A writer who had a hand in creating the early-aughts hysteria over female bullying now says the era of the mean girl is over. But not everyone agrees.
Laura Sessions Stepp, who helped ignite the debate about hookup culture, also wrote an early piece of mean-girl-ology back in 2002. Now she's revisiting the topic with a long Washington Post piece about what happens when mean girls grow up. Stepp includes a swipe at this very blog (an example of "our" fascination with mean grown-ass women: "We laugh at Kim and Phaedra sparring on "The Real Housewives of Atlanta" and forward the snarkiest blog posts on Jezebel to all our friends"), but her real thesis is this: "Imagine that Lindsay Lohan's generation of girls has grown up into decent human beings."
Stepp does more than imagine. She interviews a few reformed mean girls who are now nice young women, and one mean-girl victim who's now friends with some of those who victimized her. She also talks to a marketing company that wrote a report on collaborative "Gamma" women — based on Stepp's own 2002 article. And, in support of her assertion that "mean-girl stories seem to be almost exclusively about white, economically privileged girls and women," she interviews a young woman from Senegal who "doesn't have the time or inclination to play the mean games she heard about before arriving in this country." The picture she paints is of mean-girl behavior as largely a solved problem, something that girls grow out of — and that we, as a society, are growing out of too. She writes,
When the workplace was a man's world and leadership roles for women were few, it was tempting to consider other females the enemy. [...] But the landscape is changing. More than half of managers and professionals are women, according to the research group Catalyst. Women are graduating from medical and law schools in numbers equal to or greater than men. There is less need, even in a recession, to elbow other women out when there are more available seats and when corporations are moving away from competitive models of leadership and toward collaboration.
So is she right? We asked Rachel Simmons, author of Odd Girl Out: The Hidden Culture of Aggression in Girls. She noted that "there's a tendency to hype up and overplay the mean girl phenomenon" and that "girls outgrow some of the behavior" immortalized in Mean Girls and the like. But she said that to conclude that mean-girl behaviors were a thing of the past was "a little bit of a rosy take on the situation."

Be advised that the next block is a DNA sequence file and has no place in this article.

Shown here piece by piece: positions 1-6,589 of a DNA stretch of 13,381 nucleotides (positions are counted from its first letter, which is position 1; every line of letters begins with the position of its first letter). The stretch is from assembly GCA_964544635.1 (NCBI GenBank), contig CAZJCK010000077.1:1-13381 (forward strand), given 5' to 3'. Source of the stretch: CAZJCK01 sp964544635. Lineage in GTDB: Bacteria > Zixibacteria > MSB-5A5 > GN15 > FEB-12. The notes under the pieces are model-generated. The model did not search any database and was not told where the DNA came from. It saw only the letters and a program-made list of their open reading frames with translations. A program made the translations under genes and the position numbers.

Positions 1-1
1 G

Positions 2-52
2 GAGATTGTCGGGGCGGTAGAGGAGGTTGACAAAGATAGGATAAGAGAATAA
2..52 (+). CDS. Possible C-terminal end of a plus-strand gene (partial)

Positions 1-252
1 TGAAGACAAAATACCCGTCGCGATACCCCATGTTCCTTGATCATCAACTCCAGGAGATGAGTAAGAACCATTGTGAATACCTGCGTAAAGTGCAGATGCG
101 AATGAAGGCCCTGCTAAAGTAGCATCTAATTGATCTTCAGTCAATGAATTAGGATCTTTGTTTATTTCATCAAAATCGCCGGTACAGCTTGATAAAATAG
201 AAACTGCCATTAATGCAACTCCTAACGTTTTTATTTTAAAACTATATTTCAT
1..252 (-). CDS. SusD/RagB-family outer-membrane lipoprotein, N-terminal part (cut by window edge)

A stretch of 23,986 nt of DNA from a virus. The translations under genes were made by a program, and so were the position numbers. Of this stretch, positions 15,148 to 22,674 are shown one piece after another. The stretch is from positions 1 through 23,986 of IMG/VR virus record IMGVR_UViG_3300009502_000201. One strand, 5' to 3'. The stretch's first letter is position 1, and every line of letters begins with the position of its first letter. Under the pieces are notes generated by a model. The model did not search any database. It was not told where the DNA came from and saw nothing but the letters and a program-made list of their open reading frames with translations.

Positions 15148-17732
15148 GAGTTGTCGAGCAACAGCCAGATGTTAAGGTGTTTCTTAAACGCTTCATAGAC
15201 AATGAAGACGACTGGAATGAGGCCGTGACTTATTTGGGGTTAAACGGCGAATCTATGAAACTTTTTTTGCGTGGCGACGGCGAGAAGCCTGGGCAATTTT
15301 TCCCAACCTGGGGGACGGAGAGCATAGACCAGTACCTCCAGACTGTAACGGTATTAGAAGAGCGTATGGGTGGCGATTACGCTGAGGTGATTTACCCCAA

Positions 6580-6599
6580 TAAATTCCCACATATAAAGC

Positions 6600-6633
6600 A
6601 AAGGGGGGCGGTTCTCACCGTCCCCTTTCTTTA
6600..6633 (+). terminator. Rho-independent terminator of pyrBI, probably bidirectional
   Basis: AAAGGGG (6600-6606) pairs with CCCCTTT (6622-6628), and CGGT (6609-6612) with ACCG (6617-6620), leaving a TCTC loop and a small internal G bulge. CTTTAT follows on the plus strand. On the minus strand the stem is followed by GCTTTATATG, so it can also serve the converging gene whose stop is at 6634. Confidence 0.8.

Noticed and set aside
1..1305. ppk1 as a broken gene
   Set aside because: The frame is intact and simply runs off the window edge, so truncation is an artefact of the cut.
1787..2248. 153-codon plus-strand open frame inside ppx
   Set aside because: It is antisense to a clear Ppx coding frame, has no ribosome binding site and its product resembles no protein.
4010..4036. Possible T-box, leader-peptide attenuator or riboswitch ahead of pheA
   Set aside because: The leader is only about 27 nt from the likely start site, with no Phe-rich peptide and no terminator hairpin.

Of the contention that mean girls are all rich and white, she said, "it's a complete myth that things like relational aggression are the province of rich white girls." She added that it "perpetuates racist stereotypes about girls of color to suggest that they're physically aggressive" and not capable of other, subtler kinds of aggression. Regarding Stepp's contentions about the workplace, she said,
This is still a world where leadership roles for women are few. [...] Power is still complicated for women, and a lot of power is claimed and negotiated under the radar, and because of the pressure women face not to openly claim power, we see a lot of indirect aggression.
In a way it's brave for Stepp to revisit a problem to which she helped draw attention, and to declare that problem (mostly) solved. But in another way, it's short-sighted. Stepp seems to have talked to a lot of people who tell the story she wants them to — the company that put her own ideas into practice, the immigrant woman who "doesn't have time" for meanness. But it's possible to acknowledge the strides women have made — and the journeys individuals make from mean girl to kind adult — without discounting the experiences of those who have been and continue to be bullied, both in school and at work. The systemic problems behind mean-girl behavior — limited opportunities for women, the stigma placed on healthy female assertiveness — are far from solved. And to ignore them does all of us — the bullies and the bullied — a disservice.
What Happens When Mean Girls Grow Up? [Washington Post]